Saturday Morning Reflections from Twitter

My colleagues often hear that one of my best sources for professional learning is Twitter. Well it’s true. Here are some Saturday morning reflections.

When I read this I had an ‘ah ha’ moment about where we have come from and where we are going in education and online learning. Here is a quote from this article, Constructionism vs. Instructionism.  The subject in the quote is mathematics but we could be talking about any subject, the point is the distinction between teaching and learning.

“What I was going to talk about if I had been there, is about how technology can change the way that children learn mathematics. I said how children can learn mathematics differently, not so much how we can teach mathematics differently. This is an important distinction.” Seymour Papert

I think this explains something that’s very helpful.

Many online programs were developed because technology enabled us to teach differently. The focus was on teachers doing things in new ways.  It was exciting and innovative. How do we put ‘curriculum’ online?  It is, was, a lot of work, there is no doubt about that. I recall reading news articles on how technology will change the way we teach.

As teachers we know that our work is really about student learning and we certainly have integrated many effective practices into online courses with that focus. Yet, I think we could reflect on the work we do and see where we got stuck on,  ‘technology changes how we teach’.  We need to ask ourselves have we taken full advantage of how technology changes how students learn?

Technology enables kids to learn differently and that’s the direction we need to go or educators will be left behind by students who are already learning in new ways. Take a look at this TEDxWestVancouverED talk.

There are several articles here  Constructionism vs. Instructionism. All well worth reading.  I also liked this”

So, in a way, the computer becomes invisible. The computer becomes just an instrument. I said if you asked that child making the picture, “What are you doing?” she would have said, “Making a picture, making a bird.” It’s interesting to compare this — imagine going to a poet and saying, “What are you doing?” You’d be very surprised if the poet said, “I’m using a pencil”. The poet would have said, “I’m writing a poem,” or, maybe, “Just leave me alone, I’m busy.” Of course the poet was using a pencil, but that’s not worth mentioning, and the same should be true of computers.” Seymour Papert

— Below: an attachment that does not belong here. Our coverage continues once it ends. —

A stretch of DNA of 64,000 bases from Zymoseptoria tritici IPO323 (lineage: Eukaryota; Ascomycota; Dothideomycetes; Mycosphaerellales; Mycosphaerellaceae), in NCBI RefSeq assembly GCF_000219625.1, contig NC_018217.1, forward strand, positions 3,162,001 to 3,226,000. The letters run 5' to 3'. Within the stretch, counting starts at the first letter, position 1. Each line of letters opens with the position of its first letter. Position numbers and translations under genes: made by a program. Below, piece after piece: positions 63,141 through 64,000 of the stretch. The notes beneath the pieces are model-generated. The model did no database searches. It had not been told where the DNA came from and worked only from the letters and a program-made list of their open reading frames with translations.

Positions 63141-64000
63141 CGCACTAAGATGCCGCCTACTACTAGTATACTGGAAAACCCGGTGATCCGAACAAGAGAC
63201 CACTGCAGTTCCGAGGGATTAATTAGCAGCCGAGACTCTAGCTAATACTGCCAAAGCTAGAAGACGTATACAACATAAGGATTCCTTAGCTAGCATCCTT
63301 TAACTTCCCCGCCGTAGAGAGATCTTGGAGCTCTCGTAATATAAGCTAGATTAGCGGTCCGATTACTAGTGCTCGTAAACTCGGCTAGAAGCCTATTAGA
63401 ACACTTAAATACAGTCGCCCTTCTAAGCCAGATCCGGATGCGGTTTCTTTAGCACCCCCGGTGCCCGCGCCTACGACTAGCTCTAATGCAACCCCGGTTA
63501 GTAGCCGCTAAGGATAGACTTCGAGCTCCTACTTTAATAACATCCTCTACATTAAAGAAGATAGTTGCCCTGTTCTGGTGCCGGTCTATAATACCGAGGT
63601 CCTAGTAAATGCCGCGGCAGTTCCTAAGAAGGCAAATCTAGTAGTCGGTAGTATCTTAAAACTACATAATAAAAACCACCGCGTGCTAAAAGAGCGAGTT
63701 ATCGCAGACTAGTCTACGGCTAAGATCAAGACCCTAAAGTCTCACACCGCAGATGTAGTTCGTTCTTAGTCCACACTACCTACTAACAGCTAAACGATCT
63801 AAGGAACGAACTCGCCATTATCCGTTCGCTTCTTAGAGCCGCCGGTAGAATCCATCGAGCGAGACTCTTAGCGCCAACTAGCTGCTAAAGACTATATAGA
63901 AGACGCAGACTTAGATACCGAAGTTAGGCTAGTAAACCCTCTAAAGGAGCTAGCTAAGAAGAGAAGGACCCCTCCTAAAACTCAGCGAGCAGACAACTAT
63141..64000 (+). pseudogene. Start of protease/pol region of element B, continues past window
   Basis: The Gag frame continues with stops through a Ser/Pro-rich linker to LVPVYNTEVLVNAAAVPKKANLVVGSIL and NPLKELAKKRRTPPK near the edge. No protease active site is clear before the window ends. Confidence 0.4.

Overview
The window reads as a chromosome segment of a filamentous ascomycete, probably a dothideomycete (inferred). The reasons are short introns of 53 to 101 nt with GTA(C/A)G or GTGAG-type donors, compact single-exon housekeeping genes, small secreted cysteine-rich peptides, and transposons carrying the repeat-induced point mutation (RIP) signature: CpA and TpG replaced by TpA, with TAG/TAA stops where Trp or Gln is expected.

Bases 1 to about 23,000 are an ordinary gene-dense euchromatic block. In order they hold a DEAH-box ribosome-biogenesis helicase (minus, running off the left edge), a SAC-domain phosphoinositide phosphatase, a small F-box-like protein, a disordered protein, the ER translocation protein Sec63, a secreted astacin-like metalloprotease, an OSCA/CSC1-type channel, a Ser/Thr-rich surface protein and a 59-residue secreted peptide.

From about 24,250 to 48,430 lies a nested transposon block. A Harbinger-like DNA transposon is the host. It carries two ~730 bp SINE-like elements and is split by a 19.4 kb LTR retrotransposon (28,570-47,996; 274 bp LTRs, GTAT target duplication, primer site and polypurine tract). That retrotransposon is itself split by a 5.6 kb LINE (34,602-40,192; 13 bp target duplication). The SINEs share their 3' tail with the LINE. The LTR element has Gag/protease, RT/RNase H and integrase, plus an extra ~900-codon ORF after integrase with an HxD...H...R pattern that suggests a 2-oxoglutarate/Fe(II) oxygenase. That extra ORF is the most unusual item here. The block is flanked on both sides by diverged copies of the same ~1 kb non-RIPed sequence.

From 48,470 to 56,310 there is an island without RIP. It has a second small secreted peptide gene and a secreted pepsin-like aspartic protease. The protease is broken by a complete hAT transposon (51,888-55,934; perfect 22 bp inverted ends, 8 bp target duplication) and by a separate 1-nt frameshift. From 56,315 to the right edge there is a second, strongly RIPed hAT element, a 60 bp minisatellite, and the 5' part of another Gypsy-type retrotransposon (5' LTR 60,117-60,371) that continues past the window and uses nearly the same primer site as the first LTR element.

It’s a scary mathematical world out there! Hmm… really?

Math, math, math, what are your thoughts on this subject?

Is it true that math is portrayed as a hard subject? As a student have you ever received the message that  some people are math people and others are not?

Do we hold stereotypical messages about gender or race and ability to do math?

When you were in school what did you think about your own ability to do math?

You might be surprised to hear:

“All students can achieve at the highest levels in maths at all levels of school right up to the end of high school.”

Yes, there are countries in the world where this is the expected norm.

This summer I am using this blog to reflect on my learning in the course: How To Learn Math by Jo Boaler. This course is intended for teachers and parents and presents new research ideas on learning, the brain, and math that can change the way you think about math and how we learn.

The ideas on this blog will be a combination of my reflections and notes from the course.  My hope is that along the way I’ll add clarity, and a deeper understanding to what I already know about math instruction and gain new ideas on how enlarge and enrich the world of math for my students. I hope you’ll join me in this adventure.